April 18, 2005 -- Beer and red wine can raise your blood pressure, but
researchers say alcohol is still heart healthy in the right amount.
It's well known that alcohol can raise blood
pressure, but it's been unclear if different types of alcohol have
the same effect, says Renate R. Zilkens, PhD, research fellow in the School of
Medicine and Pharmacology at the University of Western Australia.
Zilkens and colleagues wanted to see if the antioxidant chemicals in red winered wine could offset some of
the blood pressure effects of alcohol. So they compared it with beer.
The researchers divided 24 healthy men into four different groups for four
Some men drank no wine or beer and served as a comparison group
Some men drank 13 ounces of red wine daily
Some men drank 13 ounces of red wine with the alcohol removed to see if the
alcohol accounted for any blood pressure effect
Some men drank 38 ounces of beer daily (just over three beers)
The men made no other changes in their lifestyle other than limiting tea to
less than 2 cups a day (since tea can also raise blood pressure) and avoiding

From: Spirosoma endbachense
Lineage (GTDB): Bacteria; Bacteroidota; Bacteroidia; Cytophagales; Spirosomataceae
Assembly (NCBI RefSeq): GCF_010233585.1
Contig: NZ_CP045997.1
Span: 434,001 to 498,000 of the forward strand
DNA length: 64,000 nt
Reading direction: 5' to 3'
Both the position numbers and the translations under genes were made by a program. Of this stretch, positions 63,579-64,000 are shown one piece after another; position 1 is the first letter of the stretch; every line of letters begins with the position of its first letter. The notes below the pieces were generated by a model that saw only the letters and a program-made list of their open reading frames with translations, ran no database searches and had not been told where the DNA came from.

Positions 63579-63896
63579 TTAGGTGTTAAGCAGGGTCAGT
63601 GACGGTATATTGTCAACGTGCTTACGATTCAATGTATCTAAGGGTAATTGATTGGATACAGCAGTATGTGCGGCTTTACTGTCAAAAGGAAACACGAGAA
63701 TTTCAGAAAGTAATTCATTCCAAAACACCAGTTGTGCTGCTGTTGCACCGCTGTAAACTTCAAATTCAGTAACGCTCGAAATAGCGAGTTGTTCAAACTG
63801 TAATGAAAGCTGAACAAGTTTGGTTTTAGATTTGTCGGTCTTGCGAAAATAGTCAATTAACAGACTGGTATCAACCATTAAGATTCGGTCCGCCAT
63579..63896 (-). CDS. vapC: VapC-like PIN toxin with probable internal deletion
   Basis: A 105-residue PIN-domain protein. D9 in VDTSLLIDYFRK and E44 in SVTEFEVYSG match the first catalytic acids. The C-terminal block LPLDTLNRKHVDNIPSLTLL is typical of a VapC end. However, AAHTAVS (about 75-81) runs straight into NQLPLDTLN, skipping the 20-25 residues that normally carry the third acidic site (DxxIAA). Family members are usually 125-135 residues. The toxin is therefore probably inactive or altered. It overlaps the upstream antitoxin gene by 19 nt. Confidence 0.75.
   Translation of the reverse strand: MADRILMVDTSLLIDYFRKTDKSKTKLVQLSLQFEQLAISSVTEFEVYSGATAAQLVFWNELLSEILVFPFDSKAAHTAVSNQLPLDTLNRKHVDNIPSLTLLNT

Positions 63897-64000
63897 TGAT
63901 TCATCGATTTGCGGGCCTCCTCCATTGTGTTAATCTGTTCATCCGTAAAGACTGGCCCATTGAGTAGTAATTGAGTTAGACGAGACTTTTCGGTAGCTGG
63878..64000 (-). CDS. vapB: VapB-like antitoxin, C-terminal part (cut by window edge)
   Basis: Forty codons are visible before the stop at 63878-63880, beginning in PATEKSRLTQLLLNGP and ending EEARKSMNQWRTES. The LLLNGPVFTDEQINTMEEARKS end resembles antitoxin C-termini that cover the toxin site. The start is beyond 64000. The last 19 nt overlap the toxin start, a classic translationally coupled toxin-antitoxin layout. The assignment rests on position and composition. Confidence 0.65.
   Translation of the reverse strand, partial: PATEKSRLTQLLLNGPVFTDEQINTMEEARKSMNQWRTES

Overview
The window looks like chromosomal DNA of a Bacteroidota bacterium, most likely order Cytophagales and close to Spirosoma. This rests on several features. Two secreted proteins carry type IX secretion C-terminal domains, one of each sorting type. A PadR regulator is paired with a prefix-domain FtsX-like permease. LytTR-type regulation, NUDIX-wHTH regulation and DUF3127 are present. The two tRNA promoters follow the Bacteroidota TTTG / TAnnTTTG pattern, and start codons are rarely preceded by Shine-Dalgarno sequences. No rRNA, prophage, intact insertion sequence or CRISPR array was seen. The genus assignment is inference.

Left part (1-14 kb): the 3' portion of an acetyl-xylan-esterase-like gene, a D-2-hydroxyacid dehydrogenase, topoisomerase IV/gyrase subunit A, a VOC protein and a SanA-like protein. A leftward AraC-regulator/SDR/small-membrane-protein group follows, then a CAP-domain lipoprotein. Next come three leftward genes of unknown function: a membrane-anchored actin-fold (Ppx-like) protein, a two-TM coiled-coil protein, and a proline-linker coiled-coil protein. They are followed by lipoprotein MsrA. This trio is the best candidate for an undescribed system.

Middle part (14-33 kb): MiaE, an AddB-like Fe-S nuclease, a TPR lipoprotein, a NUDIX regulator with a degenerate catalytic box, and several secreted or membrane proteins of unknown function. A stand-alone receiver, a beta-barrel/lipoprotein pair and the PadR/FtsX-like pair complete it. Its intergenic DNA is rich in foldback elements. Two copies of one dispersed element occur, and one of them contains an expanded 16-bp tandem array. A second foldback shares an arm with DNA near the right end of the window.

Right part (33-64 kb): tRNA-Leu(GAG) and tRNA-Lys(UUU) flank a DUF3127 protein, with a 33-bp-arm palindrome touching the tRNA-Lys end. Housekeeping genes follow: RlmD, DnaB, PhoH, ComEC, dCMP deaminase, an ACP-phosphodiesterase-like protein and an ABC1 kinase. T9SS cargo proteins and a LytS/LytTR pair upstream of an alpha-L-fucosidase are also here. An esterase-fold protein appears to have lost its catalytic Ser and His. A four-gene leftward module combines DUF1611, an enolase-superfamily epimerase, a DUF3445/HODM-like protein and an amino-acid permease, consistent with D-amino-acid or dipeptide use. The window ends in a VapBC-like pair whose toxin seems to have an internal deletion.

antioxidants (to avoid any potential effect on blood vessels).
The men wore blood pressure and heart rate monitors 24 hours a day.
Blood Pressure, Heart Rate Climb
Compared with the men who did not drink any alcohol, the red wine drinkers
had a nearly a 2.5 point jump in their systolic blood pressure. Beer drinkers'
blood pressure rose nearly two points.
Systolic blood pressure is the top number of a blood pressure reading. It
measures the pressure in blood vessels when the heart pumps.
While this doesn't sound like much, even a few points can make a difference
in people who have borderline or high blood pressure. Ideally, blood pressure
should be less than 120/80. Blood pressure between 120/80 and 140/90 is called
Heart rate also rose. The researchers tested heart rate during sleep to rule
out any effect of activity. Red wine drinkers' heart rate climbed five points
for eight to 10 hours after drinking. Beer drinkers' heart rate rose four
Removing alcohol from the red wine did not lower the blood pressure.
The researchers say that the blood pressure effects of red wine and beer
appear to be similar.
Since the men in the study did not have high blood pressure, it's unclear
how these findings apply to people who do. The study appears in the new issue
of Hypertension: Journal of the American Heart Association.
So how is alcohol good for your heart if it raises blood pressure? It's a
delicate balance, say researchers.
Men should drink less than two drinks per day, Zilkens says in a news
release. Women should have no more than one drink a day because they are more
sensitive to the potential damaging effects of alcohol due to body size and
Zilkens says at recommended alcohol levels men and women will still benefit
from heart-protective effects of alcohol. Men in the current study drank more
than the amount recommended by the American Heart Association (AHA).
One drink equals a 5 ounce glass of wine, a 12 ounce beer, or 1 ounce of